Colors, dresses, wallpapers, wigs, long lashes, patterns, a hint of punk and a lot of kitsch. Maria Kniaginin-Ciszewska describes her photography as a reflection of her for Slavic culture, and her work speaks for itself. Based in Warsaw, the artist comments “Love is not always easy or pink, but rather multi-layered. I want to bring alternative visions, perhaps postcards of the future that may one day become a reality’.
Running her photography space, Spicy Studio Warsaw, Maria also describes her work as Ludic Kitsch, drawing inspiration from native Slavic culture, including behaviors, tastes, adverbs, and stereotypes. She transforms elements of everyday life into attributes and strengths. While creating modern kitsch Slavic realities, the artist embarks on a journey of self-discovery, which describes “by observing my surroundings I bring things to life. I develop a reality previously unknown to me. I get to know myself, therefore I tell my story -or rather, our story- on the edge of reality and fantasy”.
Regarding the situation for artists representing queer culture in Poland, Maria acknowledges that the country is facing the post effect of some ‘turbulent times during the pandemic’, but she remains optimistic. “The whole system sucks. I consciously moved away from the ‘active activism’ life in the streets to focus on my photography. I have the impression that there is a greater focus on self growth, arts, and good times. I feel the narrative of queer arts changed from ‘look how we are sad and feel bad’ to ‘look at how cool I am; I am learning new things; I am an artist, and I do my thing’”, she says.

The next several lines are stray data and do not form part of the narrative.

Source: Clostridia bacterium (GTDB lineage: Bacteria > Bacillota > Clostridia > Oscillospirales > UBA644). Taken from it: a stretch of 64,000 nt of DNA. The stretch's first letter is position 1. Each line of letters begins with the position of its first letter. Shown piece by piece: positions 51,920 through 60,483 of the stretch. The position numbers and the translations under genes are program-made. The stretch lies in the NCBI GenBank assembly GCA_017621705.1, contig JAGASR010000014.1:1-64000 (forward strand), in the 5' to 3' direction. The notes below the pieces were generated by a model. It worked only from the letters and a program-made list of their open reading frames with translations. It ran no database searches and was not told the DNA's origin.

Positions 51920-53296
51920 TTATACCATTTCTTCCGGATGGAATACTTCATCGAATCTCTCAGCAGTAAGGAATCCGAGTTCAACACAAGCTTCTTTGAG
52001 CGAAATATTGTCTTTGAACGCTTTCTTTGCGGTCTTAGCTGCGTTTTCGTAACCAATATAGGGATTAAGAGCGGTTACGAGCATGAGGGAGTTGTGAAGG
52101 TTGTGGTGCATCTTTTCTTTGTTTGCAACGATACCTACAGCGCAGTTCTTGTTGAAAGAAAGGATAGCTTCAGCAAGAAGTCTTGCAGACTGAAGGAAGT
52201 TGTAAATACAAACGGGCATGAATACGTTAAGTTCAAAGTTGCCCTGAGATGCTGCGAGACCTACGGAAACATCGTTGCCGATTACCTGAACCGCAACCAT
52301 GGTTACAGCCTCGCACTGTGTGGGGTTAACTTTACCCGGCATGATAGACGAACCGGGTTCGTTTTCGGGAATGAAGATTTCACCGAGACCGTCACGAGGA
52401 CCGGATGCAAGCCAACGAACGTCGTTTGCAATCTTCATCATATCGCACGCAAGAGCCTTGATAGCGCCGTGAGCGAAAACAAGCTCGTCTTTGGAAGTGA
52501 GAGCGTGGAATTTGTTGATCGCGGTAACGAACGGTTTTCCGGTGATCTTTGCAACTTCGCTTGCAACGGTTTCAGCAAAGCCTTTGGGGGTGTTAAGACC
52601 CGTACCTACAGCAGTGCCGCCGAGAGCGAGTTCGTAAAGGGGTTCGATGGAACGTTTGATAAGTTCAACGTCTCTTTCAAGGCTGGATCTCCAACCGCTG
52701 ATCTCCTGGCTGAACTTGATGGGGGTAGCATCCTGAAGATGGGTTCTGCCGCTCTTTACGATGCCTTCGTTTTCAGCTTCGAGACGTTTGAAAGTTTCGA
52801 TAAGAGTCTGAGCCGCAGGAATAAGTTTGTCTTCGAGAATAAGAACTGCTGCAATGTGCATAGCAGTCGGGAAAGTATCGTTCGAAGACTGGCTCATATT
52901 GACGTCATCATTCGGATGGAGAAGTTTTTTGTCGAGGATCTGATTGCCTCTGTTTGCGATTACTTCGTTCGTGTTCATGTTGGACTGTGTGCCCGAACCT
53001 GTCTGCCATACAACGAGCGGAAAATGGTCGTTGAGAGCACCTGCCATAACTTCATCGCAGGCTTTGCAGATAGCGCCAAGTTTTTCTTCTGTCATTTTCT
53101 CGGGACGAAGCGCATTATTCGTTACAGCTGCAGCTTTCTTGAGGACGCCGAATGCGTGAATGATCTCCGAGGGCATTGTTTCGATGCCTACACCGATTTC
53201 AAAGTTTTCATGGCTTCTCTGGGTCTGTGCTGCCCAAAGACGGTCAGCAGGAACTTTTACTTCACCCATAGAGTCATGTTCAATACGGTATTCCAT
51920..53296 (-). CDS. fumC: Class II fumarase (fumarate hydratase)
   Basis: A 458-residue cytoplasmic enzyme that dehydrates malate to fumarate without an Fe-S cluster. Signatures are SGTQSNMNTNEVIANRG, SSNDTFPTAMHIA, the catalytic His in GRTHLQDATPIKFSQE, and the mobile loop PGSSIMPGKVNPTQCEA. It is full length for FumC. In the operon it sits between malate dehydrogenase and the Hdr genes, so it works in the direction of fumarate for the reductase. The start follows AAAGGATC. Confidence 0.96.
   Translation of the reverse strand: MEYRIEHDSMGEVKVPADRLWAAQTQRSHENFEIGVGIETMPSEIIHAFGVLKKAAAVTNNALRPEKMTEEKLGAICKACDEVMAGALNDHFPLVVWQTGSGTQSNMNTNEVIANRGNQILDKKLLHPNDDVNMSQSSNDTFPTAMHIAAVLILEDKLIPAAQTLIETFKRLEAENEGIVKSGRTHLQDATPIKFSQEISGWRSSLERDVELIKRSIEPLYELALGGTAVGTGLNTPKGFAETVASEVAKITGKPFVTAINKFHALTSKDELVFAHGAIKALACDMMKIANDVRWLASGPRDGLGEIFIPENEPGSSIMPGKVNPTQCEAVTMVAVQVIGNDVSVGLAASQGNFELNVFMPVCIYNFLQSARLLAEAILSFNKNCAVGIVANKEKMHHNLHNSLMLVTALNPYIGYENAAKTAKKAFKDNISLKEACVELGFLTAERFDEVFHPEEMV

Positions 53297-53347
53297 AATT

This editorial by Maria Kniaginin-Ciszewska is part of our special The Hidden Dimension, celebrating queer identities in all their beauty. Check out the cinematic portrait of Warsaw-based photographer and visual artist Leo Maki on Nowness.
“By observing my surroundings I bring things to life. I develop a reality previously unknown to me. I get to know myself, therefore I tell my story -or rather, our story- on the edge of reality and fantasy.”